Living the Change
Professor Thomas Hirth, Vice President for Transfer and International Affairs of Karlsruhe Institute of Technology (KIT), advocates for researchers assuming responsibility and taking on the grand global challenges of humankind in exchange with all actors in society.
He thinks: The Science Week is an ideal space for doing so. In this interview he reveals the idea behind the Science Week and how he plans to bring science and society together with such innovative types of events.
Professor Hirth, KIT has launched the Science Week, a week with a highly diverse program of events, to make science meet the city and the region. What was the reason?
We are powered by our mission. With our research, academic education, and innovation activities, we want to make essential contributions to mastering the grand global problems of humankind. In particular, KIT relies on knowledge transfer. But, of course, people want to know what we are doing at KIT to address topics, such as climate change, mobility transition, and digitalization, and in which way this helps society as a whole. We have long been aware of the need to enhance dialog with the people and to think about new ways of how we as scientists can reach them to fulfill our mission. Living up to this responsibility and promoting research by interaction and dialog with society were central points of our proposal for being granted the status of University of Excellence. The idea of the Science Week was born when writing our proposal.
Why is intense exchange with society so important to develop innovations?
Because innovations have no future when they are developed past the needs of society. Continuous dialog is important for two reasons. First, to show to people the use of our research and of the knowledge and technologies it produces. With this, we deliberately extend our transfer horizon. It is not just exchange with science and industry that is important to us. We also address politics, culture, and the interested public, that is civil society as a whole. And this leads to the second reason. As “The Research University in the Helmholtz Association,” we want to serve the different groups in society in the best possible way. When optimizing our climate models with the help of artificial intelligence and improving weather forecasts, for example, we all will profit, not just a single group. KIT’s leitmotif “Living the Change” perfectly reflects both aspects.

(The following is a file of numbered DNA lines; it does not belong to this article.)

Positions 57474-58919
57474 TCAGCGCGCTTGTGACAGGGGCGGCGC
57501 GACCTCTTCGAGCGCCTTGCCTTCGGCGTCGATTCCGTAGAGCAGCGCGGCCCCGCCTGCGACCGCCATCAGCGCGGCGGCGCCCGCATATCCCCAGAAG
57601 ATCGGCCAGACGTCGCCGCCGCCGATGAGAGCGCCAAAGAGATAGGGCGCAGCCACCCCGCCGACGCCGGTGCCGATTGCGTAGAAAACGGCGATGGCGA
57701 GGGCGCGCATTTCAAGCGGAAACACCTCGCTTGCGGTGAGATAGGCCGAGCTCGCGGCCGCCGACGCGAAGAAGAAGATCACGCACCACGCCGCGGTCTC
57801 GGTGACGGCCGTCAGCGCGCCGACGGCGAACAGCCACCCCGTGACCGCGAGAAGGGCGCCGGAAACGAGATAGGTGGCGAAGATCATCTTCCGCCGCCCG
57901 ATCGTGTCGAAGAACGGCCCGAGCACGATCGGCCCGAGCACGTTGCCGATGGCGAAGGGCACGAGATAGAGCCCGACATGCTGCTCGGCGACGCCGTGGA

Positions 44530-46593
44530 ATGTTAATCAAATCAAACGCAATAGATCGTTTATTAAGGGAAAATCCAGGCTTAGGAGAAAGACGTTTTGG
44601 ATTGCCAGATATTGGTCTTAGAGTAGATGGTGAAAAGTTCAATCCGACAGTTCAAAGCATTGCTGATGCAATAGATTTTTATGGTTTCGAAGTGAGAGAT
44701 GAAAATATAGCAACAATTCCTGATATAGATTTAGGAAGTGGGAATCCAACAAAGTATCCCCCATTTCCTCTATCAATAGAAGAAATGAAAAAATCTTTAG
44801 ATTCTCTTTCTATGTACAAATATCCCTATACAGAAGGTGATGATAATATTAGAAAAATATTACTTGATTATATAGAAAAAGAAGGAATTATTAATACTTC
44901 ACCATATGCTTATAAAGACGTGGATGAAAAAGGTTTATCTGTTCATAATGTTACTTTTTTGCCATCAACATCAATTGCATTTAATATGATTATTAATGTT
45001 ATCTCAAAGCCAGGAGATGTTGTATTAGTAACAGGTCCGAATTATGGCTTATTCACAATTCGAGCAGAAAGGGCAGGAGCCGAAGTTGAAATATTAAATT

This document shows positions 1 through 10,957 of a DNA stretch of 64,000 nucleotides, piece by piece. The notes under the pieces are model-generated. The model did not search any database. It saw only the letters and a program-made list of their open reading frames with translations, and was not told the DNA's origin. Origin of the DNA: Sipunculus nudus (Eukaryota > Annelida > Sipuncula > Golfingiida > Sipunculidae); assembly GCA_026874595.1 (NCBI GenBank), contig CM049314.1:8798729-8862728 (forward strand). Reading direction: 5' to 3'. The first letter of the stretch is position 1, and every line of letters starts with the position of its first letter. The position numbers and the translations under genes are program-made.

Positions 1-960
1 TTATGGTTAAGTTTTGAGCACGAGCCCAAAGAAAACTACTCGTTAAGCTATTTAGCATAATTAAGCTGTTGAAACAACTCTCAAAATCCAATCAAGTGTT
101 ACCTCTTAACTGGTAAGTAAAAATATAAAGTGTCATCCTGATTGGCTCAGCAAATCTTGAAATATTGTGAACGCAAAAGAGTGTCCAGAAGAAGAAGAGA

Your leitmotif that is expected to pave the way towards a new interaction between science and society is now being put into practice by KIT’s real-world labs.
You are right. This Science Week is based on the idea of real-world laboratories. They give us the opportunity to test and optimize outstanding and viable scientific solutions together with the citizens across research disciplines. With these labs, we reach the people’s reality and can make them experience new technologies, such as autonomous driving, sustainable climate protection, and humanoid robotics. All these topics will be addressed by the Science Week.
You have just emphasized the responsibility of scientists towards society. How do you support this attitude at KIT?
We would like young people to reflect on what they effect with their research. When they develop a new process or a new algorithm, for instance, they also are expected to think about its positive and negative effects. To familiarize our students with this attitude as early as possible, we have established at KIT the Academy for Responsible Research, Teaching, and Innovation, ARRTI for short. Its training program covers ethical and ecological aspects of new technologies and will be open to all disciplines – natural sciences, engineering, humanities, and social sciences.
With the Science Week, you will enter new territory. What is your hope associated with it?
I wish that this event will develop brilliance far beyond this week and far beyond the region of Karlsruhe. I would like the Science Week to become a point where people like to meet and from where they can take home many new ideas. But also we at KIT will take up ideas from the dialog with the public. In any case, we plan to continue and advance this event after its premiere this October. The KIT Science Week is expected to be no singular event.